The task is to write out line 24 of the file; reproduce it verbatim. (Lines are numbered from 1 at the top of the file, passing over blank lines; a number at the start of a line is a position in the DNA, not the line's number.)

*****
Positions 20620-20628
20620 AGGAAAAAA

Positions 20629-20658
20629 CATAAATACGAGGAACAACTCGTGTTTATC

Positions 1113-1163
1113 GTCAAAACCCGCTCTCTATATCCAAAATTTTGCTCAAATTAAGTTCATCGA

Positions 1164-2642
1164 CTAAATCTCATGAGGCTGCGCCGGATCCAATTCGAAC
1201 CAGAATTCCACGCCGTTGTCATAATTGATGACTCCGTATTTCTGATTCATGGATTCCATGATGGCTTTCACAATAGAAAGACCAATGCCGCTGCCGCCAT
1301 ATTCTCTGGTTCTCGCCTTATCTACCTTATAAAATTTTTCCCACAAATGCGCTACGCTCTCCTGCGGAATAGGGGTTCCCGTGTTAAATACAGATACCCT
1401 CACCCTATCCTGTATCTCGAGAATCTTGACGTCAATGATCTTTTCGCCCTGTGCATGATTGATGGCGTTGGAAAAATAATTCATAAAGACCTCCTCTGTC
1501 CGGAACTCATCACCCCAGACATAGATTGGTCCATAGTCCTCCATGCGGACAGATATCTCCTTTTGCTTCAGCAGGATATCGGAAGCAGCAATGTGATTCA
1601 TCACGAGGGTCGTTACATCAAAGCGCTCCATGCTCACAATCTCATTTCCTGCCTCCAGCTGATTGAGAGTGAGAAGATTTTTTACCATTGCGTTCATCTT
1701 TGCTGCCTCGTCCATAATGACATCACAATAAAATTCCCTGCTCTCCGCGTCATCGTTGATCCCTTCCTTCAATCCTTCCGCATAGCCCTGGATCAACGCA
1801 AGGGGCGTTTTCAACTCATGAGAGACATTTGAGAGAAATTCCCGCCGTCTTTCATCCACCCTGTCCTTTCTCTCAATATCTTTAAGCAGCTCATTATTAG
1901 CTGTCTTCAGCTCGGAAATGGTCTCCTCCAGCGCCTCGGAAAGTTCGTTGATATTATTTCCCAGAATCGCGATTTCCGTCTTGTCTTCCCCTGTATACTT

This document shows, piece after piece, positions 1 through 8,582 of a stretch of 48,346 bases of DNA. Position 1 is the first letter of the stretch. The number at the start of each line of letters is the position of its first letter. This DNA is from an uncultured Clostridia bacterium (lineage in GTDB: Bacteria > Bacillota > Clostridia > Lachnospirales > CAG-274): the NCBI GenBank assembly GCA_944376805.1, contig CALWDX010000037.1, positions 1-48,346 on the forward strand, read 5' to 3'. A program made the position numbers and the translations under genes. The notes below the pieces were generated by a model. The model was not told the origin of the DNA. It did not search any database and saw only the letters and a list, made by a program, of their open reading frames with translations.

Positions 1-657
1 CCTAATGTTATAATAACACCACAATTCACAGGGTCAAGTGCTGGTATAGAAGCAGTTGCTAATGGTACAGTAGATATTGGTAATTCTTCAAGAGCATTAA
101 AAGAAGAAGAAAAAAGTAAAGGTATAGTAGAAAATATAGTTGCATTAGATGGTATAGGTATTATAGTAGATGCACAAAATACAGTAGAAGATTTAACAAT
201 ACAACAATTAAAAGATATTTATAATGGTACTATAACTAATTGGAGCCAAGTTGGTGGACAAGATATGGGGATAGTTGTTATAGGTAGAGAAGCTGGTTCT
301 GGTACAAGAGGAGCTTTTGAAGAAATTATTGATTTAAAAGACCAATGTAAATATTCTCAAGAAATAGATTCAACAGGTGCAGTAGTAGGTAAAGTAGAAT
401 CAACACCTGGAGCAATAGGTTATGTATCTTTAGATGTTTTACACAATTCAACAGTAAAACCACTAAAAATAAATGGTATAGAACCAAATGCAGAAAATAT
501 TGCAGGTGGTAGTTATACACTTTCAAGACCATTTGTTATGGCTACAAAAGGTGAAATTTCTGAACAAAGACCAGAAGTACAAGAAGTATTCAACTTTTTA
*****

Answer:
501 TGCAGGTGGTAGTTATACACTTTCAAGACCATTTGTTATGGCTACAAAAGGTGAAATTTCTGAACAAAGACCAGAAGTACAAGAAGTATTCAACTTTTTA